By Nithin Sridhar
Mysore is famous all across the world for its celebration of Dasara festival (also called as Dussera, Dashahara in other parts of India) that includes various religious and cultural events such as the famous Dasara procession that happens on the day of Vijayadashami.
The Doll Festival is widely observed across South India. It is unique in the sense that it not only appeals to the people with spiritual or religious bent, but also those who are creative and with tastes for art and handicrafts.
Traditionally, the celebration involves arranging the dolls on stepped platform that usually contains nine-steps signifying nine days of Nava-Ratri. The dolls are usually arranged based on themes from Hindu Puranas and Itihasas.
A conventional manner of arranging the dolls is that on the lower most three steps, the idols of various Gods and Goddess are kept. The subsequent three steps are used to place icons of kings, queens, saints, and other leaders. The final three steps are used to showcase scenes from Hindu festivals and events from everyday life.
This arrangement not only serves as a medium to explain various stories from these Puranas containing many moral and spiritual lessons to small children, but it also helps the children to connect with the religion in a creative and artistic manner.
The central character in the Bombe Habba is the pair of wooden dolls who represent the King and Queen, may be as a reminiscence of olden days when kings used to rule Mysore, who are called as ‘Raja Rani Dolls’ or ‘Pattada Gombe’ (Royal Dolls). These wooden dolls are washed, cleaned, and adorned in new clothes and are usually placed in a prominent position during the display.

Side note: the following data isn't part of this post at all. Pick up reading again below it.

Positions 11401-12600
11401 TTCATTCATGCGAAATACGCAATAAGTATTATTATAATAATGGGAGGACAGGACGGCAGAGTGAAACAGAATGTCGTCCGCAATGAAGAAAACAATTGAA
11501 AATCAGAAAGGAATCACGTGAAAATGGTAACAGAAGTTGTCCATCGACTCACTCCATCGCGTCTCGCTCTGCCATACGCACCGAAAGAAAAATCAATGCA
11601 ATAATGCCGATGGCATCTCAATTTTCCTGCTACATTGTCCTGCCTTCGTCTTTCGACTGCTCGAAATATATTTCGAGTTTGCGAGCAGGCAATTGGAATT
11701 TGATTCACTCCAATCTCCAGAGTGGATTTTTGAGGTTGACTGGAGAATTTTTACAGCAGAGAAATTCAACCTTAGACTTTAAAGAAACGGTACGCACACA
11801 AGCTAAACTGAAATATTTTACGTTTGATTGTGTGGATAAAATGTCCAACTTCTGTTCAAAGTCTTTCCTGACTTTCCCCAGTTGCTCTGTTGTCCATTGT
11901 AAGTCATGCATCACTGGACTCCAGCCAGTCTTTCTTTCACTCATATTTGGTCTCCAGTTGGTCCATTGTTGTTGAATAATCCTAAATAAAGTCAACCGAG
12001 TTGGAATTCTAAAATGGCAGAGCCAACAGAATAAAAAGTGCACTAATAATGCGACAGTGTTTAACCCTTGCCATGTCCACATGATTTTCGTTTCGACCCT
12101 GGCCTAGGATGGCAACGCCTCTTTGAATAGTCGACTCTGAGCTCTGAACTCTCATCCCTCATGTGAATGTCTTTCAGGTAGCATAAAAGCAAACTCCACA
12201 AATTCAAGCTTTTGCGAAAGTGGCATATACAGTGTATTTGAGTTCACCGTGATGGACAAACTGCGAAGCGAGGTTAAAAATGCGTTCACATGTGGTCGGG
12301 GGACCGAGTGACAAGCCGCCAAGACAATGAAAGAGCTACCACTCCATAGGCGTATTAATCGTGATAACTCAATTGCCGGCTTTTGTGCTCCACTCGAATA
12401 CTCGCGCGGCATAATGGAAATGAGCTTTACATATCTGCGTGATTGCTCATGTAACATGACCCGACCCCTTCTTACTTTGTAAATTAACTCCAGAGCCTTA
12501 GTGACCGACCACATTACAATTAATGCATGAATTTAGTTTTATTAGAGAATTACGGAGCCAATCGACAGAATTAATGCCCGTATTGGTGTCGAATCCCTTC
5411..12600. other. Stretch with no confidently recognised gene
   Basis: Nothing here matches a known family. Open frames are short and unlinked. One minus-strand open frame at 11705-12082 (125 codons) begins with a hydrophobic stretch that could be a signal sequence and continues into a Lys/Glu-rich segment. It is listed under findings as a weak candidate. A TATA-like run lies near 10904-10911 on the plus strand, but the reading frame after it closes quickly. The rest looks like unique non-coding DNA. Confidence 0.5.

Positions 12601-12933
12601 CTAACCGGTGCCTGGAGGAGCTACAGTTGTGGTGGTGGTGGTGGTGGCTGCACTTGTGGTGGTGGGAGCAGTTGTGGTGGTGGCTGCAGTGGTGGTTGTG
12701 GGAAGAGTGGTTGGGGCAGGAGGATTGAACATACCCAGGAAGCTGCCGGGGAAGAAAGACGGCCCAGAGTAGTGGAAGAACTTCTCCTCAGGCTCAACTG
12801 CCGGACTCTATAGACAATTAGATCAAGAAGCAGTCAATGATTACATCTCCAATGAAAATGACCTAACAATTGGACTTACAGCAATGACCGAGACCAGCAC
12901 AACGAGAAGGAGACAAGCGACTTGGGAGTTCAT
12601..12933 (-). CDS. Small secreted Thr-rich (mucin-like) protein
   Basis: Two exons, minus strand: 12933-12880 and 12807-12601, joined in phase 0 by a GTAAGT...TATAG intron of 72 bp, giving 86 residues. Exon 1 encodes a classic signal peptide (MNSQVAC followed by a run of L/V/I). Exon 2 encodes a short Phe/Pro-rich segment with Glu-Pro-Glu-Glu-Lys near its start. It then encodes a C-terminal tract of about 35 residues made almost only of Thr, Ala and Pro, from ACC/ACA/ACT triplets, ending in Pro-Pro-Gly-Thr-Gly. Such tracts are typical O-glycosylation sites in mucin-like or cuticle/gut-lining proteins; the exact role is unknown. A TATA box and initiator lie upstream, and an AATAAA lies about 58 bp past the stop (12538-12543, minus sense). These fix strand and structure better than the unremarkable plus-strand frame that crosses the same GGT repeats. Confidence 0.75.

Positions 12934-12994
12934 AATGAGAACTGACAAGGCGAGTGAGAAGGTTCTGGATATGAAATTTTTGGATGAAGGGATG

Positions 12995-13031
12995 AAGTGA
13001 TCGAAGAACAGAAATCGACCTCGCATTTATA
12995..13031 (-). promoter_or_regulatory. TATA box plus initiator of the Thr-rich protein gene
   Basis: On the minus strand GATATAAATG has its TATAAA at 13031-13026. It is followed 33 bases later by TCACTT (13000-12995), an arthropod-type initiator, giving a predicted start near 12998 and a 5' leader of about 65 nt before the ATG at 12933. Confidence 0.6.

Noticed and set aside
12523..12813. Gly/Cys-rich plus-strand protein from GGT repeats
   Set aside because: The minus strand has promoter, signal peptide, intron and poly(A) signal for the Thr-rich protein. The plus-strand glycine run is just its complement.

The festival was once widely celebrated across Karnataka, Tamil Nadu, Kerala, and erstwhile Andhra Pradesh. But, the practice has dwindled over the last few decades especially in urban areas owing to pressures of modern urbanized life. Now, fewer households arrange and display dolls throughout Navaratri. Many families keep only the ‘Pattada Gombe’ as a customary gesture.
But, all is not lost yet. With an intention to generate interest among people towards the Doll festival, Ramsons Kala Pratishtana has been organizing “Bombe Mane” (House of Dolls) – an exhibition of thousands of dolls with varied themes, every year since past decade in Mysore.
This year, they have organized the 11th edition of ‘Bombe Mane’. The organization intends to not only rekindle the interest among people towards dolls, but also to support various artisans and doll makers.
Every year, they put an exhibition cum sale of dolls procured from various states for around 50 days during the time of Dasara. One unique feature of this Doll exhibition is that, every year they design the exhibition around a central theme. This year the central theme is ‘Sapta-Matrikas’– the seven mother goddesses of Hinduism- Brahmi, Maheshwari, Kaumari, Vaishnavi, Varahi, Indrani, and Chandika.
Speaking to NewsGram, R.G.Singh, Secretary of Ramsons Kala Pratishtana, said that around 400-500 people on average are coming to the Bombe Mane each day. The exhibition began on 25th September and will end on 15th November. Singh added that he expects a sale of Rs. 20-25 lakh this year.
Dolls made from different materials like clay, wood, terracotta, plaster of Paris, cloth, and metal were all on display. Singh said that at any time during exhibition around 8000 dolls and idols are displayed in public.
When asked about his involvement with Doll-making industry, Singh said that he has been in the industry since 1970, when he and some others started Ramsons Handicrafts Sales Emporium. Later, they started Ramsons Kala Pratishtana to support artisans.
He added that though a large number of people have begun to purchase dolls which do not have religious themes, yet the majority of sales happen from dolls that depict religious and mythological themes.
‘Bombe Mane’ is open for visitors between 10 AM and 7 PM till November 15.